BWW Review: ALICE'S ADVENTURES UNDER GROUND, Royal Opera House

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BWW Review: ALICE'S ADVENTURES UNDER GROUND, Royal Opera House BWW Review: ALICE'S ADVENTURES UNDER GROUND, Royal Opera HouseLewis Carroll's gaze was a little uneasy even in his time (and wouldn't last long today), but he saw the absurdity of authority, the limits of rules and the irrefutable fact that the boy who shouted about the Emperor's new clothes was the only wise man in the crowd. In the week in which the world's leading democracy holds a trial in which the jurors refuse to admit witnesses the better to reach a decision made months ago, Carroll's looking-glass world seems more real than ever.

Across 55 frantic minutes, Antony McDonald takes us down the rabbit hole and through the mirror, as Alice rolls with the punches and ultimately triumphs after a series of threatening encounters, games and trippy trips. It's all so over the top that some people will harrumph, but then you think of the news and, well, ...

The visuals (McDonald also takes the designer credit) are astonishing, the ensemble cast going through the familiar characters: we get queens and knaves, hares and rabbits, babies and soldiers. There's a pantomimeish hyperreality to this dream / nightmare realm, but it never quite reaches parody, though it comes perilously close. You can see a little Rackham, a little Miyazaki, of course a little Tenniel, but wherever the eye goes, there's a delight in store.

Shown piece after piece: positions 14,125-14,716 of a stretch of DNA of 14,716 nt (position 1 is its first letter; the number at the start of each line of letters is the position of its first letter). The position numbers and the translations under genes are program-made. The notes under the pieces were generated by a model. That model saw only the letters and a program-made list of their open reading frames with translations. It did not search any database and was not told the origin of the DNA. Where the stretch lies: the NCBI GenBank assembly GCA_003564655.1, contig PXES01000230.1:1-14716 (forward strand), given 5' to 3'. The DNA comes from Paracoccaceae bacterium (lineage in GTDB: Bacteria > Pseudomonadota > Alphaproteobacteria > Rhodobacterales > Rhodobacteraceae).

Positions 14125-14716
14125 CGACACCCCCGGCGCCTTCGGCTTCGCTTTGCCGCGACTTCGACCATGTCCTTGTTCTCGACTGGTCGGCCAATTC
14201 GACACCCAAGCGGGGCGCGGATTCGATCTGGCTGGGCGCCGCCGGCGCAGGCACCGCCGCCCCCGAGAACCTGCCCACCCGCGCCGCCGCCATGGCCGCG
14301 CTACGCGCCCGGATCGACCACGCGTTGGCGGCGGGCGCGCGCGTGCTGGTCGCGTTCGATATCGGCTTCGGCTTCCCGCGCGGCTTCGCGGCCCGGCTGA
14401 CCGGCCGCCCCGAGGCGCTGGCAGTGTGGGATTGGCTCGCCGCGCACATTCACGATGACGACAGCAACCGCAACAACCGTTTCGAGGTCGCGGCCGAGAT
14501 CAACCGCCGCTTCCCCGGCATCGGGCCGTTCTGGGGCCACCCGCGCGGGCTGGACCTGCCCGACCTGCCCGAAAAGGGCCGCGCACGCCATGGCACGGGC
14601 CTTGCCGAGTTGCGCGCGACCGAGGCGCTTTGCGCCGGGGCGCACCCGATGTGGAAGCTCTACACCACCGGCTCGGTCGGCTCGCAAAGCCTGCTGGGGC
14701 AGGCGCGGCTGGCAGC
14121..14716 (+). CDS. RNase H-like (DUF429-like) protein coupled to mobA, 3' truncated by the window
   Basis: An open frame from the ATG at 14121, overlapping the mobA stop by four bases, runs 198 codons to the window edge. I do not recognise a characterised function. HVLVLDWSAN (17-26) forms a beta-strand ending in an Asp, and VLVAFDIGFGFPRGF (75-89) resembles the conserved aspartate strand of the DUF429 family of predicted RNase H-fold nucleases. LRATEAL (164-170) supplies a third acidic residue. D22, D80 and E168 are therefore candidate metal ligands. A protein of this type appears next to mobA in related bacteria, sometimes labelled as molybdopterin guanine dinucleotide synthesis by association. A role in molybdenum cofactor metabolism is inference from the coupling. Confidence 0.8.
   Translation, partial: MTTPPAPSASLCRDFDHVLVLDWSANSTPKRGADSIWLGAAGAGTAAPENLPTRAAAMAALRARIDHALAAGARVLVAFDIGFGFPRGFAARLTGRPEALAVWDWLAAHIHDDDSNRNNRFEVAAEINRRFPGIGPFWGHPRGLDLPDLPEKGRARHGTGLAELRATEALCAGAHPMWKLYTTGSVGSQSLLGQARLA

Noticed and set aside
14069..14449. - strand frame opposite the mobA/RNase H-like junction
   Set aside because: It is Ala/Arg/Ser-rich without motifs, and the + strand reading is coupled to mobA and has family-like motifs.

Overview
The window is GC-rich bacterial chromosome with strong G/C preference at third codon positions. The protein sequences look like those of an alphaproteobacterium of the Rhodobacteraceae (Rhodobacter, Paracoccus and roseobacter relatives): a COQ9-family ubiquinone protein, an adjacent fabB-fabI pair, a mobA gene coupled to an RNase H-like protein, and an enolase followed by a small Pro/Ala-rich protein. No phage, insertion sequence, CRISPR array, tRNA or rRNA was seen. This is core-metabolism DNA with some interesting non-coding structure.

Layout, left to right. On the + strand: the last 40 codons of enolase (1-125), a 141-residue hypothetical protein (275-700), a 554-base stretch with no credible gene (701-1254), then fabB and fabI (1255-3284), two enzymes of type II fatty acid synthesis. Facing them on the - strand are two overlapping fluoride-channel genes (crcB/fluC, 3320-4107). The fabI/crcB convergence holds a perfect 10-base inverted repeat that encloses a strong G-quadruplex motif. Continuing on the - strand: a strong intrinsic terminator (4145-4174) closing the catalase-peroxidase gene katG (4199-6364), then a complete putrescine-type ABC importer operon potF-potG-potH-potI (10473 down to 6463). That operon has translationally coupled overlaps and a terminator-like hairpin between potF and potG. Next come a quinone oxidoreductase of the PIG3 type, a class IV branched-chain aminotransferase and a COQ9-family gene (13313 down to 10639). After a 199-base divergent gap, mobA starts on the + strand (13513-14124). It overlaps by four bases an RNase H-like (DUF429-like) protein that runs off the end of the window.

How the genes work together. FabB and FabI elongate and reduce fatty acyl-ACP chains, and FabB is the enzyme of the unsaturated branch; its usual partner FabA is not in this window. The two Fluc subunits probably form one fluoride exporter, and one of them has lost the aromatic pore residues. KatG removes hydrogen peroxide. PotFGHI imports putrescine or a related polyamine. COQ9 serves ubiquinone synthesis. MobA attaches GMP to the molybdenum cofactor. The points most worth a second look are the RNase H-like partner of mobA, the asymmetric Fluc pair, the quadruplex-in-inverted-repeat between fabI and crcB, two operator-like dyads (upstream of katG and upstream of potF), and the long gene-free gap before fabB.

And there's the music. Because with passages of silence, dance and spoken word, one sometimes forgets that we're watching an opera - but never quite.

The operatic is always in the aesthetic, not least as a result of Claudia Boyle's tour-de-force opening scene, falling, falling, falling while Alice's voice climbs, climbs, climbs to those ridiculous high Cs. Composer, Gerald Barry, isn't afraid of demanding plenty from his singers and he gets plenty back.

Barry, also the librettist, tells much of his story through the music, conductor, Thomas Adès, working strings and brass to conjure the crazy, counterintuitive challenges Alice must meet. If you can't whistle the tunes, you can wallow in the dissonance, in the changes of tempo, in the musical joy as Alice, getting by with a little help from her friends, pulls through.

I've a feeling an hour in this world is just enough - for some, I suspect five minutes may be too long - but this bold, accessible and entertaining production will delight anyone who heeds the call to follow the White Rabbit.

Alice's Adventures Under Ground is at the Royal Opera House until 9 February.

Photo Clive Barda




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From This Author Gary Naylor